Bill Christian has spent almost five years waiting to build Charterwood, his mixed-use development. But, like many developers, he has had to combat a daunting town-approval process.
At Monday night’s Chapel Hill Town Council meeting, the council voted against a rezoning request and a special use permit for Charterwood. The council rejected similar applications in March.
“We think that we have given the town an excellent proposal and it got turned down,” Christian said. “It’s been pretty difficult.”
Christian and his associates had modified their building plans with the help of town staff, the Northern Area Task Force and suggestions from neighbors in surrounding communities.
But at the meeting, council members spoke of concerns with the development’s environmental impacts, building height and proximity to the street.
During the meeting, Town Council member Gene Pease raised questions about the town’s planning approval process, which can be lengthy and complicated.
Chapel Hill is currently reviewing 27 development proposals — several for other large, mixed-use projects like Charterwood.
“It’s not a fast process,” Town Council member Penny Rich said. “We have high standards.”
Officials said a new review system and changes stemming from Chapel Hill 2020 could speed up the process, while creating developments that serve the town’s best interest.
The town’s approval process can take anywhere from six weeks for small subdivisions to nine months for larger projects such as Greenbridge Condominiums, according to Development Manager Gene Poveromo.
The road to approval begins with meetings with town staff and land use regulators, and a concept plan review from the Town Council and other committees.
After a series of other meetings with the town, a final public hearing where community members can comment on the proposal is the last step before approval.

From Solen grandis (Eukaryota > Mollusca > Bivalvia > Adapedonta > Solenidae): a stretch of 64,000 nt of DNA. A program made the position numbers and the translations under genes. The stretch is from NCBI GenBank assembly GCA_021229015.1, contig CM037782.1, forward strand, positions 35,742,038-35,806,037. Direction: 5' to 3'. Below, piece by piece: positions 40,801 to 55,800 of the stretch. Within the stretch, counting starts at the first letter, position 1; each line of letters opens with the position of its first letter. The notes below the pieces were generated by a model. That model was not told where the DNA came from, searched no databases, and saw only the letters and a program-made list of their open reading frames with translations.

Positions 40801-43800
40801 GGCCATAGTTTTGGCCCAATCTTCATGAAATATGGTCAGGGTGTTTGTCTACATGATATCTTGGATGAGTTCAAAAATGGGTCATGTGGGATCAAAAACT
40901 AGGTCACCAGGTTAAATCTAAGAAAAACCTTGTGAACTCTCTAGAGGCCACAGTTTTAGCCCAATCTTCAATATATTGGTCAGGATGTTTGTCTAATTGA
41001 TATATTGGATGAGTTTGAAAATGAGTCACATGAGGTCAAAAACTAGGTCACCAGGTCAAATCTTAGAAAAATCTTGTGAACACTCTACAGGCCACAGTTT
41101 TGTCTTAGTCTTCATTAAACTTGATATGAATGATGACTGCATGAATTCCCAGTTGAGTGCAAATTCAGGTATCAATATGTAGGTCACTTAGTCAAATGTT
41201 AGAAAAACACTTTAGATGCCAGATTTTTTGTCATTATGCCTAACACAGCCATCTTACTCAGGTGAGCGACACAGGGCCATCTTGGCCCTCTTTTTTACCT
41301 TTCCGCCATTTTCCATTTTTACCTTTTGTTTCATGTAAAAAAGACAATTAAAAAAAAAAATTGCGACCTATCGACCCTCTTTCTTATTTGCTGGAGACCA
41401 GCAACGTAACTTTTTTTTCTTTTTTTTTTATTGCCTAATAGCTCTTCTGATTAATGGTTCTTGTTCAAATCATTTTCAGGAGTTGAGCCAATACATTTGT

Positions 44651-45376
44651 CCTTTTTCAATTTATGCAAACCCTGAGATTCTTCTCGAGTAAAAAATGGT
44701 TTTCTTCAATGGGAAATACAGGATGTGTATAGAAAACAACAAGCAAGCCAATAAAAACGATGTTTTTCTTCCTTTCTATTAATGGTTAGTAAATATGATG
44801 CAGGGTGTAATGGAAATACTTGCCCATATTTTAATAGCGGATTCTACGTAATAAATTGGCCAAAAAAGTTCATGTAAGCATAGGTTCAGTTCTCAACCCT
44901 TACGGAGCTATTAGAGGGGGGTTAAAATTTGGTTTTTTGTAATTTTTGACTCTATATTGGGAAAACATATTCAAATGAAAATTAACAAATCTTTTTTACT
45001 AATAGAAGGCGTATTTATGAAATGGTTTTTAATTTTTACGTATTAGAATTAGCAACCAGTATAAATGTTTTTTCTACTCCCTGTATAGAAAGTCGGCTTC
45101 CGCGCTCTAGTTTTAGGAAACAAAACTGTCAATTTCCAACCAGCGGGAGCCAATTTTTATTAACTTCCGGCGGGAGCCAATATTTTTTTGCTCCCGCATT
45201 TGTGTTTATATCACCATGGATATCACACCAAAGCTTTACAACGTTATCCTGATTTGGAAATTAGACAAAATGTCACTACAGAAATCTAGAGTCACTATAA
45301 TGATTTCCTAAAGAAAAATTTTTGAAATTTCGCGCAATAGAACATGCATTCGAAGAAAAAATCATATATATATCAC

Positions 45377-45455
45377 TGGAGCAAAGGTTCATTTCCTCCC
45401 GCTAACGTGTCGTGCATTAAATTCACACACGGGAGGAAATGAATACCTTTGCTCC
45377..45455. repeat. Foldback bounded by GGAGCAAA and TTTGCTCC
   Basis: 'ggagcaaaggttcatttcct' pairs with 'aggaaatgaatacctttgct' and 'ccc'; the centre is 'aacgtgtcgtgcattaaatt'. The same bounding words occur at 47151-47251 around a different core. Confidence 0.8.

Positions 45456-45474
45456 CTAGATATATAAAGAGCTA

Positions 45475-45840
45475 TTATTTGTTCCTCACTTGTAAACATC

For Larry Short, developer of the proposed Shortbread Lofts development, the approval process has also been a long one.
Short’s application, which town officials are still considering, has been in limbo for four years — but he said he still supports the procedure.
“I would say the process is thorough, and it overall benefits the quality of the development,” Short said. “Ours has had some hiccups.”
But Christian said the long process discourages people from owning businesses in the area.
“It already has hurt the town,” Christian said. “The real estate market is already risky enough, because it is so closely tied to the economy, to also have to deal with this process.”
Ruby Sinreich, a former member of the Chapel Hill Planning Board, said all aspects of the process have a purpose.
“Maybe in the past few years Chapel Hill has become more crowded, so proposals are bigger and more contentious,” she said. “But the process keeps Chapel Hill a pleasant place to live.”
Changes to the system
The Town Council proposed and implemented a new joint-review system last year to shorten the process — but the new plan has received mixed reviews.
In the new system, all relevant boards meet to discuss and vote on the proposal at one time.
Short said it took longer to schedule a time when everyone was available for the meeting than it would have taken to meet with each board individually.
But Rich said she likes joint-review because she was able to hear all boards speak at once.
“I don’t go to every committee’s meetings, I’d be dead if I did,” Rich said. “But I think some of the boards took issue with it because it didn’t flow well for them.”
Jon Keener, the development manager of 140 West Franklin, said he wishes he could have had a joint-review meeting when he was in the process of getting approved.
“That would have been a great experience as far as streamlining goes,” he said.
Town Council member Matt Czajkowski said he hopes Chapel Hill 2020 — the town’s long-term comprehensive plan — will go even further in cutting the time the review process takes by outlining specific criteria for developers and businesses looking to move to the town.
“Ideally the outcome of 2020 is that we know what we’re looking for and have the courage to say we’re confident in our vision and there are certain areas that we’re going to zone for certain things.”
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